SQL> select substr(banner,1,80) from v$version where rownum=1;
Oracle Database 12c Enterprise Edition Release - 64bit Production    

SQL> create table test (my_char varchar(20));
Table created.

SQL> desc test
Name                 Null?    Type
MY_CHAR                       VARCHAR2(20)

There are also some implications of VARCHAR for ProC/C++ Precompiler options. For programmers who are interested, the link is at: Pro*C/C++ Programmer's Guide

  • 2
    so does this mean that VARCHAR still treats '' == null?
    – user177800
    Sep 1, 2017 at 19:35
  • 3
    Yes. The discussion of internal vs external types above is from the OCI reference. The 12.2 SQL Language Reference still carries the same 'do not use' statement it has always had for VARCHAR. Sep 2, 2017 at 8:07
  • This is why I discussed the OCI differences, otherwise it's pretty much reserved for future usage or as they say 'variable length' which might be hinting at character sets such as multi-byte UTF8...
    – sandman
    Sep 3, 2017 at 14:21
  • 1
    You showed that values declared as VARCHAR are stored in the database as VARCHAR2 however VARCHAR's max length (65533 bytes) is greater than VARCHAR2's max length (32767 bytes). How does database handle this? Oct 15, 2018 at 20:21
  • IIRC, long ago (Maybe Oracle 6?) there was a VARCHAR type that misbehaved wrt to space padding - or was it truncating spaces? AAR, VARCHAR2 was the answer. Oracle has been saying they'll bring back VARCHAR but, I'm sure, there will be gnashing of teeth when the empty string IS NOT NULL.
    – J M D
    Nov 5, 2019 at 17:54

After some experimentation (see below), I can confirm that as of September 2017, nothing has changed with regards to the functionality described in the accepted answer:-

  1. Rextester demo for Oracle 11g: Empty strings are inserted as NULLs for both VARCHAR and VARCHAR2.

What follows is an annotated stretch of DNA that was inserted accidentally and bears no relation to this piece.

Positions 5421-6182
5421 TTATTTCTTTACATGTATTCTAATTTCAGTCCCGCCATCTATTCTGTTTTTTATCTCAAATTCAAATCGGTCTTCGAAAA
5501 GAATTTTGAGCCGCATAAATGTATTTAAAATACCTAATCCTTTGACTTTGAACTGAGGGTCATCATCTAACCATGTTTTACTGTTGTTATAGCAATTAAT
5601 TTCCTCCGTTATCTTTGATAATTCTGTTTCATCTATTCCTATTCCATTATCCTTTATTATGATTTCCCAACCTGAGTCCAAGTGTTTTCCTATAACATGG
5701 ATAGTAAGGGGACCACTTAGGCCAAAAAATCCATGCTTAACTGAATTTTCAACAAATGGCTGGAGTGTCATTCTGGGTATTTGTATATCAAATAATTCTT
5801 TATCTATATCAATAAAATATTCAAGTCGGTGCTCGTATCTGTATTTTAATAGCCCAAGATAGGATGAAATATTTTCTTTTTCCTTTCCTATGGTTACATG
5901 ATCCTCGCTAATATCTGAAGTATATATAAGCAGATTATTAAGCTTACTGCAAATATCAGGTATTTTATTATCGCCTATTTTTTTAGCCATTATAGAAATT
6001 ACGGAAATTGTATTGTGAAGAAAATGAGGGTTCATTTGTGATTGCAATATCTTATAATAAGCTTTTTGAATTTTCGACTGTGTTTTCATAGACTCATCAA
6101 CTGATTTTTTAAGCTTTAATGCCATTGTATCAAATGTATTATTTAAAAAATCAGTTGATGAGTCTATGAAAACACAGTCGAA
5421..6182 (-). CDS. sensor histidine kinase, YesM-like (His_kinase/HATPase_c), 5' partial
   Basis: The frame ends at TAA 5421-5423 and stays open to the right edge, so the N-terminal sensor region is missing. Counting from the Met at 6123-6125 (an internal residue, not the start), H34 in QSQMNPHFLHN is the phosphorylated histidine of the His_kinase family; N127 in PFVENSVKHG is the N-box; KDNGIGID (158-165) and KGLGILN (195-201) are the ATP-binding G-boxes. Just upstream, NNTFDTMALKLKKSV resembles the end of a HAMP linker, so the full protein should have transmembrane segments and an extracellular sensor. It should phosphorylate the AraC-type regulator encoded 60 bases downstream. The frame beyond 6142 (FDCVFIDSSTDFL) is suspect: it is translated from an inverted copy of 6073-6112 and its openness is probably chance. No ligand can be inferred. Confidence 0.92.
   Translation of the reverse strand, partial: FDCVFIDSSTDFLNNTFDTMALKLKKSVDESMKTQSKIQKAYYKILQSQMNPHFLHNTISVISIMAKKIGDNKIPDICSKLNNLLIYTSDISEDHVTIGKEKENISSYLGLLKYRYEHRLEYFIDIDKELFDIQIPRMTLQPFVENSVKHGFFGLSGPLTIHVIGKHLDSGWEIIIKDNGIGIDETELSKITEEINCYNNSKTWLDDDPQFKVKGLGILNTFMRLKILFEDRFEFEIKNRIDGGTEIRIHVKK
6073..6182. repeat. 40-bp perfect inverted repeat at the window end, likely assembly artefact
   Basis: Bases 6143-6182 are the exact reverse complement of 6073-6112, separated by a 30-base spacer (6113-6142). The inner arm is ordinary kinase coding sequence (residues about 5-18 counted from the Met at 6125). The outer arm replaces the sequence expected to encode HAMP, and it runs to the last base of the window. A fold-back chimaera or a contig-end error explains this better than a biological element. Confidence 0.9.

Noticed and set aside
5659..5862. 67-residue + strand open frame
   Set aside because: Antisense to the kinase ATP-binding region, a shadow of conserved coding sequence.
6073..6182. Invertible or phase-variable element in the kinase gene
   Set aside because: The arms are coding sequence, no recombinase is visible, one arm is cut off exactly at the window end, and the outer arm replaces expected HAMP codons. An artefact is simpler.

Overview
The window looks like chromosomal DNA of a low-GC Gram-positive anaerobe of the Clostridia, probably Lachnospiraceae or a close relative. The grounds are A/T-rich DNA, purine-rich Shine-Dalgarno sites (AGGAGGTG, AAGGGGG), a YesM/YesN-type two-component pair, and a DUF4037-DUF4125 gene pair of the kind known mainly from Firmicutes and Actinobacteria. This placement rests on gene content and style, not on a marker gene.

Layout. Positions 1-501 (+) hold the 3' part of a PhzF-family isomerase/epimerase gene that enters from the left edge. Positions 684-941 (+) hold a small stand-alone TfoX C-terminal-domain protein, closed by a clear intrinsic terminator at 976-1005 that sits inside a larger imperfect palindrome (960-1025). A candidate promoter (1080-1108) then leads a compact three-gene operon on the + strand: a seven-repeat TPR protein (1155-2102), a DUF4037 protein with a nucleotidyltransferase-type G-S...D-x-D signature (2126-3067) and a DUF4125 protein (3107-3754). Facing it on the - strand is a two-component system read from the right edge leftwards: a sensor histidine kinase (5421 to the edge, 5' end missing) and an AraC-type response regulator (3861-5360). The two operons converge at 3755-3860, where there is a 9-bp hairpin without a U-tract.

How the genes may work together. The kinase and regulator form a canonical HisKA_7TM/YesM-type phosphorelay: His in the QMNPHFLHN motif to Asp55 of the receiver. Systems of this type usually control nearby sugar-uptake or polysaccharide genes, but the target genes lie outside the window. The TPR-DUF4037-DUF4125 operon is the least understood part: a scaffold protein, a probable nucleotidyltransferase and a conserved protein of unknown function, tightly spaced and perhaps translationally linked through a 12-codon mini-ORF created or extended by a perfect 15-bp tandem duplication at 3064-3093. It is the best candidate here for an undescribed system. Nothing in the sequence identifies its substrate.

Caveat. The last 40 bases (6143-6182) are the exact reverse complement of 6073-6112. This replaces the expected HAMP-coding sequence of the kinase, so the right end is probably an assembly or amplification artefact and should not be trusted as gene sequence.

2. LiveSQL demo for Oracle 12c: Same results.

The historical reason for these two keywords is explained well in an answer to a different question.

  1. VARCHAR can store up to 2000 bytes of characters while VARCHAR2 can store up to 4000 bytes of characters.

  2. If we declare datatype as VARCHAR then it will occupy space for NULL values. In the case of VARCHAR2 datatype, it will not occupy any space for NULL values. e.g.,

    name varchar(10)

will reserve 6 bytes of memory even if the name is 'Ravi__', whereas

name varchar2(10) 

will reserve space according to the length of the input string. e.g., 4 bytes of memory for 'Ravi__'.

Here, _ represents NULL.

NOTE: varchar will reserve space for null values and varchar2 will not reserve any space for null values.

  • 3
    I think this answer is confusing VARCHAR with CHAR.
    – Jon Heller
    Apr 27, 2017 at 20:28

Currently, they are the same. but previously

  1. Somewhere on the net, I read that,

VARCHAR is reserved by Oracle to support distinction between NULL and empty string in future, as ANSI standard prescribes.

VARCHAR2 does not distinguish between a NULL and empty string, and never will.

  1. Also,

Emp_name varchar(10) - if you enter value less than 10 digits then remaining space cannot be deleted. it used total of 10 spaces.

Emp_name varchar2(10) - if you enter value less than 10 digits then remaining space is automatically deleted

  • I stumbled upon this post recently, please note that it is incorrect. Execute the following and both fields will be 3 characters: create table deleteme_table(v varchar(10), v2 varchar2(10)); insert into deleteme_table (v, v2) values ('abc','abc'); select v, length(v), v2, length(v2) from deleteme_table; Jun 10, 2020 at 19:36
  • @BrianLeach: Yes, they currently behave the same, but Oracle WILL change stuff in the future to behave like the standard says they should behave.
    – Daniel
    Nov 8, 2021 at 8:12
  • "digit" is conventionally used for numeric notations. You should mean to use "character" rather than "digit". Sep 8, 2023 at 22:17